Honda Changes F1 Stance As Combustion Engine Are Set To See Another Day
Formula 1 is actively working to move towards a greener future by introducing major sustainable changes.
Formula 1: Formula 1 is actively working to move towards a greener future by introducing major sustainable changes. From changing the engines the evolving technological innovations, F1 has pioneered this cause over the decades. The F1 power units have paved the way for better and sustainable road cars due to lesser fuel consumption and more performance. Similarly, they have been working towards a carbon-free sport.
However, amidst all this, it seems there will be an extension to of use combustion engine than what many would have earlier predicted. Earlier, as the global geopolitics dictates, it seemed that we are heading towards an all-electric future. Right from the road cars to the motorsports, electric vehicles are being seen as the future instead of the combustion engines. This belief, however, isn’t whole.
Recently, Audi and Honda have committed to sustainably fueled turbo hybrid regulations from 2026. This goes way beyond F1 and the inter-team competition. The recent trend is derived by multiple international agendas and conferences. “To achieve 100 percent electrified vehicles in new passenger car sales by 2035; to promote associated infrastructure and sustainable carbon-neutral fuels including sustainable bio- and synthetic fuels,” read the G7 statement recently.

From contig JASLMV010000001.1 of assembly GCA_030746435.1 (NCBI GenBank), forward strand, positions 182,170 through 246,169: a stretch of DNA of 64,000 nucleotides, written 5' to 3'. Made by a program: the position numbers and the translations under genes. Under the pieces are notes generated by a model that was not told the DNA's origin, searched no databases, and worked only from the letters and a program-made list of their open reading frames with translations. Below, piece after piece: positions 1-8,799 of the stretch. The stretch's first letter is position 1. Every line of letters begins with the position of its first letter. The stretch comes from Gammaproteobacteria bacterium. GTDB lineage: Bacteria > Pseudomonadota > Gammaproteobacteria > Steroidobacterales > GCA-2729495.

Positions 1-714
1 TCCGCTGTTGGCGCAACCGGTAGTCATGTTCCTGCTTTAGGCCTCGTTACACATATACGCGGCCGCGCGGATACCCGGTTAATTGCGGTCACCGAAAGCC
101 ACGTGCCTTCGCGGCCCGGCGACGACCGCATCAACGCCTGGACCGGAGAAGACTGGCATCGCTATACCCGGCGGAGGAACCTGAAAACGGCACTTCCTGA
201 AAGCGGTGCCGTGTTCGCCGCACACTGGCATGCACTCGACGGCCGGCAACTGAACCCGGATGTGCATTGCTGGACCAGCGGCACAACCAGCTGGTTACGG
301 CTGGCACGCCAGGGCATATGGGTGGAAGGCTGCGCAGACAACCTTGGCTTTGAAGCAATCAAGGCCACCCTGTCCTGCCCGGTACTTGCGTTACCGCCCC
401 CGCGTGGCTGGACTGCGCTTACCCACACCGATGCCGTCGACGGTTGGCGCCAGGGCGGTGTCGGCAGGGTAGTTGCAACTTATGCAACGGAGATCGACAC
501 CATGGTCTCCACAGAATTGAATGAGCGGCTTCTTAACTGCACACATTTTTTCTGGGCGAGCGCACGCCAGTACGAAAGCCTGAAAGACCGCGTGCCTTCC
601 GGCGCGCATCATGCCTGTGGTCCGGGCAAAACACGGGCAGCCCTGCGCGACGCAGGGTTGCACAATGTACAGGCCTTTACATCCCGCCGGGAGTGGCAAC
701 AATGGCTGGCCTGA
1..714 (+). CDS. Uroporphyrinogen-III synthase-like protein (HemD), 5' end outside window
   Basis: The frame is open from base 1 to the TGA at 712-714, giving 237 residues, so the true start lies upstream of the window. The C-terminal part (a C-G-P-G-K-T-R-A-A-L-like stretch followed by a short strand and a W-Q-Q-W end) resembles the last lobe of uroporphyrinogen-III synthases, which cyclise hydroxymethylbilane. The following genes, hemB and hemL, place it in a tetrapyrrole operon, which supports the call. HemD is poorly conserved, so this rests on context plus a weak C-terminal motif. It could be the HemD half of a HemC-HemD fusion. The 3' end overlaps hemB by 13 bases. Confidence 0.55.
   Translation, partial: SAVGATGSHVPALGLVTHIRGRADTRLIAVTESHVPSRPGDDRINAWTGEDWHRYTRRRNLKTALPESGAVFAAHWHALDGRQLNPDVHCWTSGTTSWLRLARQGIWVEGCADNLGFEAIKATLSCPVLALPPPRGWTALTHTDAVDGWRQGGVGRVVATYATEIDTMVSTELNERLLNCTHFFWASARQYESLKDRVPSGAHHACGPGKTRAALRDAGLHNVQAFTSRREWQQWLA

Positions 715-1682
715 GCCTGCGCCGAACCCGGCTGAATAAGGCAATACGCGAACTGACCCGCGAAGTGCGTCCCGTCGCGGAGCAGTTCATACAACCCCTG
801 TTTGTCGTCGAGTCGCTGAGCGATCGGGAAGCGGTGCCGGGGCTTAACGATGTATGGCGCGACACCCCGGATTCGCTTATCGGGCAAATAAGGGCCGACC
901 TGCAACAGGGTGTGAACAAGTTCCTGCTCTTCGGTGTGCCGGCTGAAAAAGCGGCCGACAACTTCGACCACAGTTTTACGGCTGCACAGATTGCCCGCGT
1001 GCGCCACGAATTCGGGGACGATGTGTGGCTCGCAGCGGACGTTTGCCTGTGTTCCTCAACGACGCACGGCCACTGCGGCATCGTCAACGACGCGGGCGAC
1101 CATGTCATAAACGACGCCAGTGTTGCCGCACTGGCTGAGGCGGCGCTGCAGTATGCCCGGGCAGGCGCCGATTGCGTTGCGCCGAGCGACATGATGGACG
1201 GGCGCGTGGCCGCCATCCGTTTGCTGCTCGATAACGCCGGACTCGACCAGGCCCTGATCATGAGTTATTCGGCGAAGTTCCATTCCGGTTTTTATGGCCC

Christian Horner comments on Honda’s new F1 stance
Red Bull and Honda achieved something extraordinary together. The duo was able to keep Mercedes and their dominance at bay the turbo-hybrid era. Max Verstappen’s title in 2021 meant so much more when you look at the sheer pre-eminence of the Brackley team. Soon after that valued achievement, Honda decided to back out from their role in F1 to work towards the all-electric future.
Following the same, Red Bull to take their engine needs in their own hands, with Honda just for backend support. Now, Aston Martin recently got into an agreement with Honda to serve their engine needs. Clearly, this is a U-Turn on their earlier stance. Recently, Red Bull team boss opened up on the same.
“For me, it demonstrates that the combustion engine isn’t dead yet and that there’s still life in combustion. Obviously when they [Honda] withdrew, it was because of electrification. And I think perhaps with sustainable fuels and zero emissions, plus the route that Formula 1 is going for 2026, combustion became relevant to them again,” said Horner as reported by Motorsport.com.
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